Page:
By Evan Silva
We've seen each team play at least two preseason games and closely monitored camp reports on every skill-position player in the NFL. The recommendations in this column are inherently negative (see title), but based on the facts we've gleaned, represent an informed and reasoned projection.
This isn't a list of undervalued players, necessarily, or projected busts. Those can be found in the 2013 Fantasy Football Draft Guide. This is a list of players I think you should consider scratching off your cheatsheets altogether. Guys you should draft around.
1. Texans RB Arian Foster -- It's not just the injuries. Back and calf woes have shelved Foster since May OTAs, but there are additional signs of breakdown in his performance. His yards-per-carry average has experienced significant dips in each of the past two seasons, and last year Foster set a career low in yards per reception. The tape shows Foster's big-play ability is fading. This all isn't surprising, as the Texans have given him the most all-purpose touches in the league over the past three seasons, and in 2012 let Foster lead the NFL in rushing attempts. In the first round, I’d just draft someone else.
2. Jaguars RB Maurice Jones-Drew -- I'd like Jones-Drew a lot better as a bounce-back candidate if his price wasn't so high. MJD will be 28 1/2 when the season starts, is coming off a severe foot injury, has 1,862 career touches on his tires, and plays in a bottom-five offense. And people are taking him in the top 20. I wouldn't even consider MJD before the late third round.
3. Raiders RB Darren McFadden -- If the Jags have a bottom-five offense, the Raiders make them look like the 2007 Patriots. Starting Alex Barron, Andre Gurode, and Khalif Barnes up front, Oakland's line resembles a UFL team's. The Raiders' switch back to power blocking is supposed to rejuvenate McFadden's career, but it's all irrelevant if the linemen can't block anyone without drawing a holding call. Not only will McFadden's team will play from behind all year, he'll lack running lanes in rare competitive instances. And we never even got to his injury history.
4. Chiefs WR Dwayne Bowe -- New Chiefs quarterback Alex Smith is an inside-the-numbers passer who has a limiting effect on perimeter receivers. Bowe plays "X" in Kansas City's offense, running sideline routes while Jamaal Charles, Anthony Fasano, and Dexter McCluster operate underneath. Just like Michael Crabtree in San Francisco, Bowe will struggle for consistent weekly targets due to Smith's unwillingness to pull the trigger on tight-window downfield throws. Through two preseason games, Smith has 14 completions. 12 have been good to tight ends and running backs, and McCluster has the two receiver receptions. Bowe's lone target fell incomplete.
5. Chargers RB Ryan Mathews -- Mathews has looked sharp in August (5.33 YPC), but running talent has never been his defect. In addition to poor durability, Mathews must contend with league-worst line play on one of the NFL's worst teams. The Chargers will play from behind often this season -- that means they'll be passing -- and the coaching staff has stripped Mathews of passing-down duties. Don't be surprised if Danny Woodhead leads this backfield in snaps.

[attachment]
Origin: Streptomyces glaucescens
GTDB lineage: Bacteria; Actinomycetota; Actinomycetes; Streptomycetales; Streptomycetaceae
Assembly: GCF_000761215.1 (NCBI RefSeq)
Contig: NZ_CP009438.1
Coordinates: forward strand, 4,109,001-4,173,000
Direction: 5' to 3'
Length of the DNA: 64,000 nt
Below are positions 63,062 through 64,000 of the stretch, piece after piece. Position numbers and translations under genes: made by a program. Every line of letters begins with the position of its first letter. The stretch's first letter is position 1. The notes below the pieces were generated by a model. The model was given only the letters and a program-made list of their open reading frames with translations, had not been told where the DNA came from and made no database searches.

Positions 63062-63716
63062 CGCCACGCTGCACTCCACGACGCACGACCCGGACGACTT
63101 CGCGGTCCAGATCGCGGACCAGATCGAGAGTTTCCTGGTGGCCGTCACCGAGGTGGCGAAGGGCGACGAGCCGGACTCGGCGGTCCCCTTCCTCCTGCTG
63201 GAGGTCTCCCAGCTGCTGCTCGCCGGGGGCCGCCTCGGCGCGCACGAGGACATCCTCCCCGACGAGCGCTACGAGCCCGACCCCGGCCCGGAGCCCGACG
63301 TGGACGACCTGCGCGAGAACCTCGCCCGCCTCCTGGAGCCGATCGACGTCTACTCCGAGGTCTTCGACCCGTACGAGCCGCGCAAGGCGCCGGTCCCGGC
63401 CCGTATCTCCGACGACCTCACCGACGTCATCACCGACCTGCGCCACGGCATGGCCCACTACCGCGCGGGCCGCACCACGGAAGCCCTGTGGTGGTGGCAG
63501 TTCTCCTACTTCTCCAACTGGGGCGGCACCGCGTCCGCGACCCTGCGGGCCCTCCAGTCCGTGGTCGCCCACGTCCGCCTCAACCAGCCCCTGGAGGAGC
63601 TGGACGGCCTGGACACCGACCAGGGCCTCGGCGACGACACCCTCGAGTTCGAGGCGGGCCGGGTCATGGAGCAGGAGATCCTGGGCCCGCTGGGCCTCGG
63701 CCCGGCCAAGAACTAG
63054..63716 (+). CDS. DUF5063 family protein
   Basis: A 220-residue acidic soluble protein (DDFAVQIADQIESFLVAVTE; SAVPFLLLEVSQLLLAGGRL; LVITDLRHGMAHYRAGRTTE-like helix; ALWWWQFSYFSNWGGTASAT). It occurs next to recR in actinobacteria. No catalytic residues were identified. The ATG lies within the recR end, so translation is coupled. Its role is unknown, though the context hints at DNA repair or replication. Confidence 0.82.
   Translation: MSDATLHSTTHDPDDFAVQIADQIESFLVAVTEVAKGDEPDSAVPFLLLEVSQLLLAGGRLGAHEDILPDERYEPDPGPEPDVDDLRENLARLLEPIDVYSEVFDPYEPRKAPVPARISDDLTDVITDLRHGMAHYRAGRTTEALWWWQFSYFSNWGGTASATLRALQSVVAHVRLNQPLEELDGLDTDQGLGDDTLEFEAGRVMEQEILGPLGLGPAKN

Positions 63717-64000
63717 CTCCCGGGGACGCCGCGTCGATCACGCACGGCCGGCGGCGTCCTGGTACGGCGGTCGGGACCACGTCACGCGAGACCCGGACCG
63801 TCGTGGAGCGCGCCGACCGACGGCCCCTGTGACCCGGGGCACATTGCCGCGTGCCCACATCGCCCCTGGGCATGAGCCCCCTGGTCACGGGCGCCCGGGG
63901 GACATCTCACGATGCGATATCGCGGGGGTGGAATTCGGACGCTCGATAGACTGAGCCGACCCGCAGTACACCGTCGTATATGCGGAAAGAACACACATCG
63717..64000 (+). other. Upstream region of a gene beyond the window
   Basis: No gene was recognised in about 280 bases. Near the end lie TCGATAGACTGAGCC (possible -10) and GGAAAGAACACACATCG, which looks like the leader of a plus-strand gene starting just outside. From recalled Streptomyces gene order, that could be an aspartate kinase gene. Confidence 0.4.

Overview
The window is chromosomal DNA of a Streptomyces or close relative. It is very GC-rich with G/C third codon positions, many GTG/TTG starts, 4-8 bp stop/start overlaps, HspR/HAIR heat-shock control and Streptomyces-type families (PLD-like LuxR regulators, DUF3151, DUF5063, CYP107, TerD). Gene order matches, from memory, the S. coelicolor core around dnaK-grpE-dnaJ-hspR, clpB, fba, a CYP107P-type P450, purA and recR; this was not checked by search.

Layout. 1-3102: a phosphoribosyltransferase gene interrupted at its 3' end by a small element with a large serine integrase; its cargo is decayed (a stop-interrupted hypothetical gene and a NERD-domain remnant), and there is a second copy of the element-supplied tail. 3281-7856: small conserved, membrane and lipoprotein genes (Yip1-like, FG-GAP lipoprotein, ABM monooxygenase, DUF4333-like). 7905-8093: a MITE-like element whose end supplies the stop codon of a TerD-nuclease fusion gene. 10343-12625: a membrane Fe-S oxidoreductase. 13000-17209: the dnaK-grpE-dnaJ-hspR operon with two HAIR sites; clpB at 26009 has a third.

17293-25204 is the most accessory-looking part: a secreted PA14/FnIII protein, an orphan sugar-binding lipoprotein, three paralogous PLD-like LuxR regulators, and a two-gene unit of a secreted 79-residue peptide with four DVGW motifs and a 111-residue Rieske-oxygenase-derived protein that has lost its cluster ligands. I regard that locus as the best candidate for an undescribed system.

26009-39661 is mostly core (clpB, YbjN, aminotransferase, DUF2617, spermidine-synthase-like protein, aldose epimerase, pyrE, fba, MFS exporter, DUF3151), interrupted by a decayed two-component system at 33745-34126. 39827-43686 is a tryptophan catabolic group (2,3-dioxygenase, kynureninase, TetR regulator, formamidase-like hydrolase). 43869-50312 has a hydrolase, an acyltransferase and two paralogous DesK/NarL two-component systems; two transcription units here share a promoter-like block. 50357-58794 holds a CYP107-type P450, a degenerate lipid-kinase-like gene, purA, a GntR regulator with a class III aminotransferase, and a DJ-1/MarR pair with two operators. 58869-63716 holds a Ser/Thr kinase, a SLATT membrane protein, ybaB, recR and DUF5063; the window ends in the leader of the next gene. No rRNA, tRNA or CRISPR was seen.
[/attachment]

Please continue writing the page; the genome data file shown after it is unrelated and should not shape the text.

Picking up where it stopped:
6. Giants WR Hakeem Nicks -- Since entering the NFL, Nicks has missed time with two hyperextended knees, a concussion, bruised ribs, groin tightness, a left foot sprain, a hip flexor, a broken big toe on his right foot, and sixhamstring strains. He's undergone surgeries on his toe, right wrist, the metatarsal on his right foot, and his left knee. In 2010, he was diagnosed with compartment syndrome in his right leg. Nicks looked sluggish and as if he'd lost a step in last week's preseason debut. Let someone else gamble an early-round pick that Nicks stays healthy.
7. Dolphins WR Mike Wallace -- I don't mind Wallace at his sixth-round ADP, and believe he has a chance to benefit from Dustin Keller's year-ending knee injury. But I expect Wallace to struggle for consistency in OC Mike Sherman's conservative West Coast offense, where Wallace will have to become a precise route runner after excelling as a freelancer his first few years in Pittsburgh. Miami's pass protection woes also won't help Ryan Tannehill's chances of delivering balls downfield with regularity. Wallace projects as a boom-or-bust week-to-week fantasy scorer.
8. Cardinals RB Rashard Mendenhall -- Bruce Arians essentially got tossed out of Pittsburgh for throwing the ball too often, and his 2012 Colts ranked sixth in the NFL in pass attempts. Arians is a pass-first thinker, which fits in Arizona because the Cards' best talent is in the pass game. Behind a bottom-five offensive line, look for Arizona to rank near the league's basement in both rushing attempts and yards per carry. With Mendenhall, Stepfan Taylor,Andre Ellington, and perhaps Ryan Williams all vying for work, this backfield will be a fantasy quagmire.
9. Bills WR Stevie Johnson -- Johnson is a good football player and I like his fit as the Bills' new slot receiver, but he's not going to be the featured piece of Buffalo's offense anymore. Under run-heavy rookie coach Doug Marrone, that distinction will go to C.J. Spiller. The Bills will pass less and call fewer plays for Johnson, limiting his targets. He's a pedestrian fantasy WR3.
10. Vikings TE Kyle Rudolph -- Rudolph is a fine player, and might be an annual top-five tight end if he played on another team. But Christian Ponder is a huge drain on Rudolph's ceiling and weekly consistency. Although Rudolph finished as a top-ten fantasy tight end in 2012, his scoring was extremely touchdown dependent and he caught three or fewer passes in 10-of-17 games, including the playoffs. Rudolph's eighth-round Average Draft Position is a reach when you can get Greg Olsen or Jordan Cameron a round later. Both could easily outscore Rudolph.
For the rest of this list, click here.